Hard rock's best kept secret for over forty years was no stranger to the crowd that turned out for a beautiful evening at the Fraze on the cusp of summer for ninety minutes of an absolute rock-and-roll smash.
Cincinnati's Aristo opened and was totally mismatched for this event. A generic brand of modern pop replete with skinny jeans, long hair going to one side or the other and a tendency to play to the amplifiers instead of the crowd, their set was mercifully short (and soured early when the singer introduced the band with "I had never heard of Uriah Heep before tonight").
Heep roared onstage with a bright and lively "I'm Ready" from their most recent release, the excellent Into the Wild. A surprise throwback to the '75 single and title track, "Return to Fantasy," set the stage for a night that would alternate between Heep's latest work and some of their earliest. "Stealin'" had the crowd on their feet immediately and was an early favorite. It's worth noting from the outset that, while Uriah Heep has always been Mick Box's baby, the night belonged to Trevor Bolder and Phil Lanzon on bass and keyboards. The absolute richness of the sound those two provided upon which the rest of the band could ride was overwhelming in the best of all possible ways. A wicked, wicked "Rainbow Demon" followed, making it clear that plenty of deep cuts would be in store for the evening.
"Money Talk," one of the strongest tracks from Into the Wild, brought us back to recent days and gave the audience one of the most cherished of classic rock treats: the extended drum solo. Russell Gilbrook was fantastic all evening and it was thrilling to see him in the spotlight so early in the show.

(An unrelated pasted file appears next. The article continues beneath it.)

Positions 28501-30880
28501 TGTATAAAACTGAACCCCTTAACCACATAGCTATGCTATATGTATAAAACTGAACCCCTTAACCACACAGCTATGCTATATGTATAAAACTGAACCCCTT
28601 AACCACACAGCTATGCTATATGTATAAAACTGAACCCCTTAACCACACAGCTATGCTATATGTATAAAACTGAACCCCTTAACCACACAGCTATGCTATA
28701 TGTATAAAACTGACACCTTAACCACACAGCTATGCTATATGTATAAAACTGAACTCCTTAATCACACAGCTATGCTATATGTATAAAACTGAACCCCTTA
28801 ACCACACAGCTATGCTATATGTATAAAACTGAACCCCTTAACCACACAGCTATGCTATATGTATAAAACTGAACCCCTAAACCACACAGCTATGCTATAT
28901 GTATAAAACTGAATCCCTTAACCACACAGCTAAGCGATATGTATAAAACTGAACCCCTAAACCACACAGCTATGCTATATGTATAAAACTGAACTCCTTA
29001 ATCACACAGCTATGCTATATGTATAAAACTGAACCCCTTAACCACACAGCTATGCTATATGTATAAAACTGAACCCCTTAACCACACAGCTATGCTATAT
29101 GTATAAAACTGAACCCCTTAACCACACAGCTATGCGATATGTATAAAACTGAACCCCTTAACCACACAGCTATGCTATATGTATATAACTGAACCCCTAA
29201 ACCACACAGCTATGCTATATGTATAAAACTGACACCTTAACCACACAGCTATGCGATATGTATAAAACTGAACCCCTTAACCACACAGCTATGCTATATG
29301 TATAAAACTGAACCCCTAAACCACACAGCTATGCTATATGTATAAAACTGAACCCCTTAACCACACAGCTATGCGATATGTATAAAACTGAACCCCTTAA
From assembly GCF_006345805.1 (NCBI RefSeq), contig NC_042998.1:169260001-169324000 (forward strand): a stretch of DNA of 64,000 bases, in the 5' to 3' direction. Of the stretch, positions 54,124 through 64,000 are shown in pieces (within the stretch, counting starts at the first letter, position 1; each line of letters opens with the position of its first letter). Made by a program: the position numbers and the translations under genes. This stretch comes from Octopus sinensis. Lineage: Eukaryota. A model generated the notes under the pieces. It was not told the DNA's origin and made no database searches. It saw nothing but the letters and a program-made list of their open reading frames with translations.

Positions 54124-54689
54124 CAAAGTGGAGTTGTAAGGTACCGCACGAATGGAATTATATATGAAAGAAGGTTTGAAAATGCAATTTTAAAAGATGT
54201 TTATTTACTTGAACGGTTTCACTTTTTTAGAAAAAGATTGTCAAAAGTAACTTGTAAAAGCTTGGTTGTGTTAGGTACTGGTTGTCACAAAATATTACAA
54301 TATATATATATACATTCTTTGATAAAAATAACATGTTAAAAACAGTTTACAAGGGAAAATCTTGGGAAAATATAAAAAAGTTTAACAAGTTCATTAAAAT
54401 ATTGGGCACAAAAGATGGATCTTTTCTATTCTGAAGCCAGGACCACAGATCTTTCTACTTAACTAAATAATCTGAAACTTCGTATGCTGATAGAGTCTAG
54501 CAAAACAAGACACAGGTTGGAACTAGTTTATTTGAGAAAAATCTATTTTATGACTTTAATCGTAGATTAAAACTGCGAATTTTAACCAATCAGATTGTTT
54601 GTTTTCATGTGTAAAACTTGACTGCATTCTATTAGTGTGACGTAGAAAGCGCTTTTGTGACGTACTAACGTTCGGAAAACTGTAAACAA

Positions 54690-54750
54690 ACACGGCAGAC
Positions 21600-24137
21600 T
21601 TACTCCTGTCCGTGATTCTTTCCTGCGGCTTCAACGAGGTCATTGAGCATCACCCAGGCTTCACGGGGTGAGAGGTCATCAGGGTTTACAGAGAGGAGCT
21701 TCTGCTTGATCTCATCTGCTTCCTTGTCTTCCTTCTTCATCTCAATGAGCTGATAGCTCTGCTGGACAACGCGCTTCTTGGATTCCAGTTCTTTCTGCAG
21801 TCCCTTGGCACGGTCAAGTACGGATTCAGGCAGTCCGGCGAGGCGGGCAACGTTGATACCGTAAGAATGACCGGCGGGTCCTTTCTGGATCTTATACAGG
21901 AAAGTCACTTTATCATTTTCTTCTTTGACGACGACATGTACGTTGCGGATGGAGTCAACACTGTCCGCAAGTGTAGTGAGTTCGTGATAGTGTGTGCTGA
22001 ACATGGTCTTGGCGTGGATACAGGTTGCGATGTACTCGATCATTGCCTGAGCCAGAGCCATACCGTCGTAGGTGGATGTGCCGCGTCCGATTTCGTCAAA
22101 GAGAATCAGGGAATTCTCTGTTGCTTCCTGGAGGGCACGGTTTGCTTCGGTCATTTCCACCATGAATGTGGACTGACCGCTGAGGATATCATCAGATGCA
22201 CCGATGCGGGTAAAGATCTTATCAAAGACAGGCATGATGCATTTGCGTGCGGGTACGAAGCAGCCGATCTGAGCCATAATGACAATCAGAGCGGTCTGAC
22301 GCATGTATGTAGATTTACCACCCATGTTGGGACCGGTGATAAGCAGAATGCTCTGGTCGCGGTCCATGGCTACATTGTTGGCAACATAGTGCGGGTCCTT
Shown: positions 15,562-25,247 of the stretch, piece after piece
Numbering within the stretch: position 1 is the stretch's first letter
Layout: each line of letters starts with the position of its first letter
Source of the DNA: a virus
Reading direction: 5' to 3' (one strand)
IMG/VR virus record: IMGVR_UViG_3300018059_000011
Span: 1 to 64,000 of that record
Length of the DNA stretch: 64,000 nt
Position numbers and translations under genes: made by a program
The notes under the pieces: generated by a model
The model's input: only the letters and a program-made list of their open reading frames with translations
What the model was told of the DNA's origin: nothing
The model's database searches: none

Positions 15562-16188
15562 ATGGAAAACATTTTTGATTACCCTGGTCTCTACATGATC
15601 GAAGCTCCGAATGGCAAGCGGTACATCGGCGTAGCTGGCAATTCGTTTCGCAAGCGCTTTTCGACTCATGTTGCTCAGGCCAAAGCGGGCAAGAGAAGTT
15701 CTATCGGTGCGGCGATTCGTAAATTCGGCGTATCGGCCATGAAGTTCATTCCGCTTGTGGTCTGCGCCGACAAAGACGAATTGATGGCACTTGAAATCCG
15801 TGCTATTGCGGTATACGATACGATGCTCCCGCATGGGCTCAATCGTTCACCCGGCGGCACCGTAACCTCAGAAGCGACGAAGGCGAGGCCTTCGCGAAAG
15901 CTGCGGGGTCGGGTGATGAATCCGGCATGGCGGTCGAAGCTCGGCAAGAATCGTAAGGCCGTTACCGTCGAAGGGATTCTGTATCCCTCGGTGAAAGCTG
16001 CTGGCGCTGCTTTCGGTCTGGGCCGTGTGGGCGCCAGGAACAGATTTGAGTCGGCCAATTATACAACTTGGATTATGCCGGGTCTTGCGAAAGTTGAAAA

The band stuck with Into the Wild material, jumping back again for a nice acoustic breather with "The Wizard" but, for me, the head-banging began with a bass-and-keyboard drenched, heavy-as-all-hell "Gypsy," proving once and for all that Heep have earned their title of Godfathers of Heavy Metal. It was almost too much of a good thing as "Look at Yourself" followed immediately with some insane soloing from Mick Box. It cannot be said enough (and I know it is, over and over) that the man is one of the most underrated and undercelebrated guitarists in the history of hard rock.
Mick and Trevor Bolder traded duelling solos in a fiery, extended "July Morning," which had to be the concert's high point. "Lady in Black" closed the show and Bernie Shaw, if he hasn't proved it across 25 years, is the Uriah Heep vocalist. While plenty of classic (and contemporary) rockers struggle to reproduce the studio vocals in a live setting, Shaw put on a clinic on pitch-perfect high notes (and the band's harmonies altogether were magnificent).
After a brief ovation, the band returned for a three-song encore and surprised again with "Free 'n' Easy" from 1977's Innocent Victim. After a searing "Bird of Prey" the requisite closer, "Easy Livin'," was almost a letdown. That said, there was absolutely no way anyone could be disappointed with Uriah Heep's performance. I sincerely hope a live record comes from this tour as this is a band still absolutely vibrant and on top of their game. Screw 'umble. These guys are 'eavy.